To mark 160 years of diplomatic relations with Japan, U.S. President Barack Obama met with Prime Minister Shinzo Abe in April this year as part of a four-nation Asian tour, wherein regional security and increased trade cooperation dominated the agenda. The state visit — the first by an American president in nearly 20 years — started with Obama’s unequivocal commitment on mutual defense cooperation between the two longtime allies.
Both sides also expressed their resolve to finalize a deal under the Trans-Pacific Partnership, a far-reaching trade agreement potentially worth around $1.5 trillion in the trade of goods and around $242 billion in services.
The TPP members — Australia, Brunei, Canada, Chile, Japan, Malaysia, Mexico, New Zealand, Peru, Singapore, the United States and Vietnam — account for an estimated 40 percent of the world’s gross domestic product and 26 percent of global trade. The TPP figures significantly in Abe’s objective to revitalize Japan’s economy and expand international trade.
“Japan is at a very interesting point wherein it really needs to gear up its externality. What any expatriate or any corporate person can do is to push Japan to look and reach outward,” explained Nikko Asset Management Senior Managing Director Christina Alfandary.
Having the second-largest Japanese population in the country, New York and the U.S. East Coast play an important role in expanding investment.
“With more than 800 Japanese companies generating over 80,000 jobs, the East Coast plays a vital role in the growth of the Japanese business community here in the United States,” said Ambassador Sumio Kusaka, consul-general of Japan in New York.
Japanese investment in the region is currently about 40 percent in manufacturing and 60 percent in services. And with organizations such the Japanese External Trade Organization and the Japanese Chamber of Commerce and Industry located in the one of the world’s financial centers, foreign direct investment from Japan is forecast to grow even further over the next few years.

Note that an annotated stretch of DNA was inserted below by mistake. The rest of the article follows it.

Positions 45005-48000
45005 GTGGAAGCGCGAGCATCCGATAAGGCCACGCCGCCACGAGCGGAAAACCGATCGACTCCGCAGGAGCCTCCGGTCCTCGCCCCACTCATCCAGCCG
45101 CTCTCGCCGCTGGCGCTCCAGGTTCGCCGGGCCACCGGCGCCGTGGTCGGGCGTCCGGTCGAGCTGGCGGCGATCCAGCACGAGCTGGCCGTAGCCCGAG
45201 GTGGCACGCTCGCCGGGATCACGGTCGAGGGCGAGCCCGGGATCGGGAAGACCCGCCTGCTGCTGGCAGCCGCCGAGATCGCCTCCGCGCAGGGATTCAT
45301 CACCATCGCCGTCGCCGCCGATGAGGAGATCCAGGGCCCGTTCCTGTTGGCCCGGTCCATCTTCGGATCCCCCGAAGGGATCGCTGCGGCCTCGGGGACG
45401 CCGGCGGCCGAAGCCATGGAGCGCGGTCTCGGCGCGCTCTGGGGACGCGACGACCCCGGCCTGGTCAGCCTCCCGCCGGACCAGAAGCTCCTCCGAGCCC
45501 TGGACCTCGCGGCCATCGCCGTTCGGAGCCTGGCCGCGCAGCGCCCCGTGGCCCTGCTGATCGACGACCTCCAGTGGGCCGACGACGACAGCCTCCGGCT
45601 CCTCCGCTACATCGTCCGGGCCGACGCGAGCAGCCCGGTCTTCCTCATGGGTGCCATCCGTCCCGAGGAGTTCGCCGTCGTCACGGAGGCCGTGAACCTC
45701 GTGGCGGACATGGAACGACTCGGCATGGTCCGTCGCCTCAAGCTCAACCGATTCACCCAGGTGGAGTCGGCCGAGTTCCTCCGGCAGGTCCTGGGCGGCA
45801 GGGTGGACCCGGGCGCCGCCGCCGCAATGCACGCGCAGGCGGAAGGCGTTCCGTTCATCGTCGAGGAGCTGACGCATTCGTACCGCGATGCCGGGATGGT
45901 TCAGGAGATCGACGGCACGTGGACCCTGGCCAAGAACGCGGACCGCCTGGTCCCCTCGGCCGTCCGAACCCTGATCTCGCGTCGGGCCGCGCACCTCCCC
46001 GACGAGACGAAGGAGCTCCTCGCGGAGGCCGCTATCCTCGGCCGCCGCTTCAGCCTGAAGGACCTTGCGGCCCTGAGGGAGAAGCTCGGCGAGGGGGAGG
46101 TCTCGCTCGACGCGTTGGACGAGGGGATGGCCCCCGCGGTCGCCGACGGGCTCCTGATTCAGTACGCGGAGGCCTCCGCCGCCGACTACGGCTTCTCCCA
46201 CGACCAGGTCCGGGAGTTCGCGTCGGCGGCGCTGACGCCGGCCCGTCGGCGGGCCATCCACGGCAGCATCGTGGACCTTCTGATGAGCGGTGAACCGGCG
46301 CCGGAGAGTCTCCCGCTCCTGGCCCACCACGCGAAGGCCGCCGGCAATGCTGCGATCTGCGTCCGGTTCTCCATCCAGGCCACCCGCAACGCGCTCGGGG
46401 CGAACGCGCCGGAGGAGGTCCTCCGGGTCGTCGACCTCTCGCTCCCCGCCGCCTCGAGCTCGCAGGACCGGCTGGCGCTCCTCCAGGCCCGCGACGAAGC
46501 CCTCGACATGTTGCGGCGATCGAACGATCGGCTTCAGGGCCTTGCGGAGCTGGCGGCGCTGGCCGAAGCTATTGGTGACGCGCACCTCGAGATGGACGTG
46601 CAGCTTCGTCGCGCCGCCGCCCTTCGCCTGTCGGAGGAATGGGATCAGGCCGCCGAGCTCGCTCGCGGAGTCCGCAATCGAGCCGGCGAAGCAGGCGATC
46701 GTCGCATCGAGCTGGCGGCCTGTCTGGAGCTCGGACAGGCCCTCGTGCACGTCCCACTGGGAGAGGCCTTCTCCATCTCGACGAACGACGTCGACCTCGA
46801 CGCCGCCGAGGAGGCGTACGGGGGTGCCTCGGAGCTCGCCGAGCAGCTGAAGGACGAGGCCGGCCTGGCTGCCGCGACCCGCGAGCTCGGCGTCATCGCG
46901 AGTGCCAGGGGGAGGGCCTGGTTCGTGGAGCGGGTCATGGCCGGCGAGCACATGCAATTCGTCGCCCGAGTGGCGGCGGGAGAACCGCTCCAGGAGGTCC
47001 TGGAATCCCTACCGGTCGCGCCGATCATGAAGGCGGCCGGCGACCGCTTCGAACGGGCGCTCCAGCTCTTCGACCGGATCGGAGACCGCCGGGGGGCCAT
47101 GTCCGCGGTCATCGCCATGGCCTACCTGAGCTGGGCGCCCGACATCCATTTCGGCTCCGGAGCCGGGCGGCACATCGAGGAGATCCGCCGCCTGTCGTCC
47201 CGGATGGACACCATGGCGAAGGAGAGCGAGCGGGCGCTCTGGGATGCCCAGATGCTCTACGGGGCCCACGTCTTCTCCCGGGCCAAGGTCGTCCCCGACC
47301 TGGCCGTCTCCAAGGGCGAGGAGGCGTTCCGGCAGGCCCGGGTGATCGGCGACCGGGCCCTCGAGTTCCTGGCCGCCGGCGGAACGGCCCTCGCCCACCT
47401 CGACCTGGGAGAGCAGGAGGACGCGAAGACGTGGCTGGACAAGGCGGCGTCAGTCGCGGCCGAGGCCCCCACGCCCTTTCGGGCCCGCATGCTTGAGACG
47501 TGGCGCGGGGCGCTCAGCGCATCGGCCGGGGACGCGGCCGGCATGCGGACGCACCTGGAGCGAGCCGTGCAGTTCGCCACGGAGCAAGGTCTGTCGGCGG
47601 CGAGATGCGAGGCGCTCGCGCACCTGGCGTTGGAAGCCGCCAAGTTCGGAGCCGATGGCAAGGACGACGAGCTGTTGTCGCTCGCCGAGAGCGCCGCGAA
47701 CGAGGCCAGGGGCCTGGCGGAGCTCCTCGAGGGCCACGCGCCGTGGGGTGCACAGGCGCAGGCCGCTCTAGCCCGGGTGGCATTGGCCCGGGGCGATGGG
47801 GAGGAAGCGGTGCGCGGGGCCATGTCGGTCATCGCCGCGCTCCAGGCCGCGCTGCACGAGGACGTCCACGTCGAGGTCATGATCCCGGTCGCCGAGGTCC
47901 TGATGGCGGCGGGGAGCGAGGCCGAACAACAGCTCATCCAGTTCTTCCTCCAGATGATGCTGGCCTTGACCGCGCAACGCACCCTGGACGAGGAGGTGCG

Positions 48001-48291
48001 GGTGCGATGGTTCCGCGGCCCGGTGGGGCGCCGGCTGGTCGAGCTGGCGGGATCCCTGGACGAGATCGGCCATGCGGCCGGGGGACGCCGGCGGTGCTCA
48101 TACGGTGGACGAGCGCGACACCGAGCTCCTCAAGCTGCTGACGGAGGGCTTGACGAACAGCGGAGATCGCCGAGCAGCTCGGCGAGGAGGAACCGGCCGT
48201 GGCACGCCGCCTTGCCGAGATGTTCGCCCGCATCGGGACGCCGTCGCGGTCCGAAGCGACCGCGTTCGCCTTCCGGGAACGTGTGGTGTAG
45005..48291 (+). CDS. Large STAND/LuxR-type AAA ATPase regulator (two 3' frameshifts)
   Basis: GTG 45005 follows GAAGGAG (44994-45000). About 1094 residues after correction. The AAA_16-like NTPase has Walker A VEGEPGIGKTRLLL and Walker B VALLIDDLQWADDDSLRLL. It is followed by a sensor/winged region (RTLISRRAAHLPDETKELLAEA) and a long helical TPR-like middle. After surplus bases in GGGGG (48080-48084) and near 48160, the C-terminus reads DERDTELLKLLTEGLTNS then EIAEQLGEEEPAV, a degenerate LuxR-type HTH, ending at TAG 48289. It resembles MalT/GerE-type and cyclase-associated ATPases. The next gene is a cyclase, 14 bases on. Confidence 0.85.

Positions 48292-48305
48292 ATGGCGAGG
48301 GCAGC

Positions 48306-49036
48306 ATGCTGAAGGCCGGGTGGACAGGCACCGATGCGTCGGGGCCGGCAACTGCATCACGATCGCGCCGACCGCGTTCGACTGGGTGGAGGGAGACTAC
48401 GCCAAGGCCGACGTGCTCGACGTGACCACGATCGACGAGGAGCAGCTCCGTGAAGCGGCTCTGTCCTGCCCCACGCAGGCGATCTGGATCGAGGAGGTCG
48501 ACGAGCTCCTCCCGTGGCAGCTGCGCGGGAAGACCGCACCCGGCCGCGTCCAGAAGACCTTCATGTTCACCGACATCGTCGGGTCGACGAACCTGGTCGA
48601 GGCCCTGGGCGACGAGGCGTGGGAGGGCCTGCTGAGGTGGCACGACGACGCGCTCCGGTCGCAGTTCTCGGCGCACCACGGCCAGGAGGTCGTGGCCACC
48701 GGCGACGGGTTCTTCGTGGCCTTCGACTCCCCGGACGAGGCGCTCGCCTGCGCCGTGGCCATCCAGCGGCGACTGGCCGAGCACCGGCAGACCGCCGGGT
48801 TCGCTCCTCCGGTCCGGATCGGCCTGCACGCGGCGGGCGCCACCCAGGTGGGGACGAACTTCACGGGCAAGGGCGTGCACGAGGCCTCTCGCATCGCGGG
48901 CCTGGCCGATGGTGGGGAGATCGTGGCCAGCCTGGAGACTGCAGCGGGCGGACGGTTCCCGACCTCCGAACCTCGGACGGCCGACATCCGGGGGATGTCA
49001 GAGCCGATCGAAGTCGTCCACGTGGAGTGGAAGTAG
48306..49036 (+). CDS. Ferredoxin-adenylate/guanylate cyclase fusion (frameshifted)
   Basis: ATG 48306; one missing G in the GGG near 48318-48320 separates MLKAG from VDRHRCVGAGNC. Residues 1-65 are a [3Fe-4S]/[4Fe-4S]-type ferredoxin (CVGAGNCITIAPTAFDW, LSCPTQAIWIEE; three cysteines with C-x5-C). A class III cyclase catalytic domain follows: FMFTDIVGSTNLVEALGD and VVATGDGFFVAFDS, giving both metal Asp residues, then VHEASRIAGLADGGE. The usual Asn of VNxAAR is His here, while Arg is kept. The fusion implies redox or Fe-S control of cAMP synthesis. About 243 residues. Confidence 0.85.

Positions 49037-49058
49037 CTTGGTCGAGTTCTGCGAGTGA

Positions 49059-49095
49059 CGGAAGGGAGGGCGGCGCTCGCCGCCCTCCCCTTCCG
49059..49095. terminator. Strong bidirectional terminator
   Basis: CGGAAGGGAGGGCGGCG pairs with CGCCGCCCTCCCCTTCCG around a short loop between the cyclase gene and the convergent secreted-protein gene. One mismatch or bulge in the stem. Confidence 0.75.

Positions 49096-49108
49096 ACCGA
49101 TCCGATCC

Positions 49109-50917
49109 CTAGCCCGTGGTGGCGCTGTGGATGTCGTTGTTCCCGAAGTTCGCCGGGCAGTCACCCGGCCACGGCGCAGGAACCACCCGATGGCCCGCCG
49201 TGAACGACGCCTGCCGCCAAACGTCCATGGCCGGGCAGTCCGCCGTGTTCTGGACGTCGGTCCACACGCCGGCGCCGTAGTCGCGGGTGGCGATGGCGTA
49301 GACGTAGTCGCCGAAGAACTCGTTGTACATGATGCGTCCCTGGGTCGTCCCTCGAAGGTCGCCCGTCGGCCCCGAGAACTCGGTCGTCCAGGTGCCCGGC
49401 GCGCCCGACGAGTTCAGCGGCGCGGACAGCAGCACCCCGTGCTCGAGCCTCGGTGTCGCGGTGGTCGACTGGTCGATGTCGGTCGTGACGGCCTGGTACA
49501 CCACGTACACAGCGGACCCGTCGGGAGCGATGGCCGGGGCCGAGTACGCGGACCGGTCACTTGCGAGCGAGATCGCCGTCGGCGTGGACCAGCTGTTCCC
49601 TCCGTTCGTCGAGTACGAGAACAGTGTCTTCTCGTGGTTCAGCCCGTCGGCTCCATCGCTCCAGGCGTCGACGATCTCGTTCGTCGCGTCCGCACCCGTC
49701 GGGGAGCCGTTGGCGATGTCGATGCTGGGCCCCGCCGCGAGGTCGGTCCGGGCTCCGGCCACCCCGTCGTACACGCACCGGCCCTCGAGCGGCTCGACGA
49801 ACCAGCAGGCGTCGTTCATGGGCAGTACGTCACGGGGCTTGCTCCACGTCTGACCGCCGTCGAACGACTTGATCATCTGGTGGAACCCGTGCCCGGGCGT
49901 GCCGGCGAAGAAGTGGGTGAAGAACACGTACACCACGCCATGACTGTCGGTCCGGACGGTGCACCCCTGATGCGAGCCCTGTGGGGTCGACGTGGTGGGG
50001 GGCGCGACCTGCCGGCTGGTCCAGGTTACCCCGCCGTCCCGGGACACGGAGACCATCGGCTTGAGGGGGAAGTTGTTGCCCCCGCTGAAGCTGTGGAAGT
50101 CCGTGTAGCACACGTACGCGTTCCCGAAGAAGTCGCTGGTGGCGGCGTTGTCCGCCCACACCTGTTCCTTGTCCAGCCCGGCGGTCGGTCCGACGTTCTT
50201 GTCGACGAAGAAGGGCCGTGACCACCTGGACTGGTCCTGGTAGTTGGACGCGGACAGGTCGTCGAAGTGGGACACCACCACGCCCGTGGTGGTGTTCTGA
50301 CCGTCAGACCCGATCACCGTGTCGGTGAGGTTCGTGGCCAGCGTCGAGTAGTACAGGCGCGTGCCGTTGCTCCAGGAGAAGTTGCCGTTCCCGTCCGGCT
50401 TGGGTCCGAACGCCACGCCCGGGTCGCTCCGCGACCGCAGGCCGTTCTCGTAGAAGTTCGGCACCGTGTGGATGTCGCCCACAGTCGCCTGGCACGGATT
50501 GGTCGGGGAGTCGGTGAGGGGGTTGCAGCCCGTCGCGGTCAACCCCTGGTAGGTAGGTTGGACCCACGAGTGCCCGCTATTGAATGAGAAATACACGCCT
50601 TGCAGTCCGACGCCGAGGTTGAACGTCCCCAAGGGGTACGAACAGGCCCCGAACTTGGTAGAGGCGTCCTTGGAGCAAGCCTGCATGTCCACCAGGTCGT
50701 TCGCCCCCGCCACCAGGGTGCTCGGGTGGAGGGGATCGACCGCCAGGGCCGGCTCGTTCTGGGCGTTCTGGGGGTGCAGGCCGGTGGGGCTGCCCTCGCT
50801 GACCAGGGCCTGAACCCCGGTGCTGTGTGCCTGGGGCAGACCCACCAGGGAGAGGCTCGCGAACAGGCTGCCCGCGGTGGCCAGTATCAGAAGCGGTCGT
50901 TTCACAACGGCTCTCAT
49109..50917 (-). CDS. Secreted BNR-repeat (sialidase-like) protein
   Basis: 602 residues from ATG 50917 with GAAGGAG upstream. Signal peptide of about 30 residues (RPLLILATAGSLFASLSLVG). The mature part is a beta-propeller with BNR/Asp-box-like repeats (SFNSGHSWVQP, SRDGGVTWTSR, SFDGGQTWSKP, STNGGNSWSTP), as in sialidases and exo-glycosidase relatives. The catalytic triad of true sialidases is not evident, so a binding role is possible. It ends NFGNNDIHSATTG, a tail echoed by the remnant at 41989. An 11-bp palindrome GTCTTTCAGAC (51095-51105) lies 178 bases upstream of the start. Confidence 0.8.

While New York may boast the legacy and infrastructure to remain a preferred destination for investment, the highly cosmopolitan city has also remained attractive for its deeply ingrained can-do spirit.
“New York is a wonderful city that attracts many Japanese because of its ingenuity and opportunity. We are committed to promoting investment and trade between the East Coast and Japan to allow both of them to flourish,” stressed JETRO New York President Kazuhito Sakurai.
Meanwhile, local investment groups, among them The Partnership for New York City, have chosen to support homegrown startups, recognizing that a conducive environment for small business also leads to more international business opportunities.
“New York is a gateway to the Americas for many companies coming out of Asia. We both welcome them and are prepared to assist them,” said Partnership for New York City's President and Chief Executive Officer Kathryn Wylde, who works closely with the JCCI to identify potential investment partners. “We would be happy to hear from Japanese companies interested in setting up in New York in the high-tech startup sector and working with more established companies from the country."
As an offshoot of Japanese investment in manufacturing and trade on the East Coast, several service companies — namely in the banking, accounting and legal fields — have thrived in New York and the tri-state area.
“With more than 800 Japanese companies generating over 80,000 jobs, the East Coast plays a vital role in the growth of the Japanese business community here in the United States”
- Ambassador Sumio Kusaka, consul-general of Japan in New York
“The ability to access critical service organizations is just one of the many advantageous factors that make New York City an ideal businesses domicile,” said ALAC International Chief Operating Officer Alan Frishman.
Alongside the service sector, many well-known Japanese fast-moving consumer goods and chemical companies have also decided to venture halfway around the world very confident their brands will prove popular among discriminating American consumers.
In one of the world’s largest fashion capitals, Japanese clothing giant Uniqlo has already seen positive results in just a few years.
“From a suburban brand, Uniqlo has repositioned itself to the city. Fifth Avenue is among the key Uniqlo flagship stores in the world. Our stores in New York have made Uniqlo a recognizable brand here in the country,” said Uniqlo USA Chief Executive Officer Larry Meyer.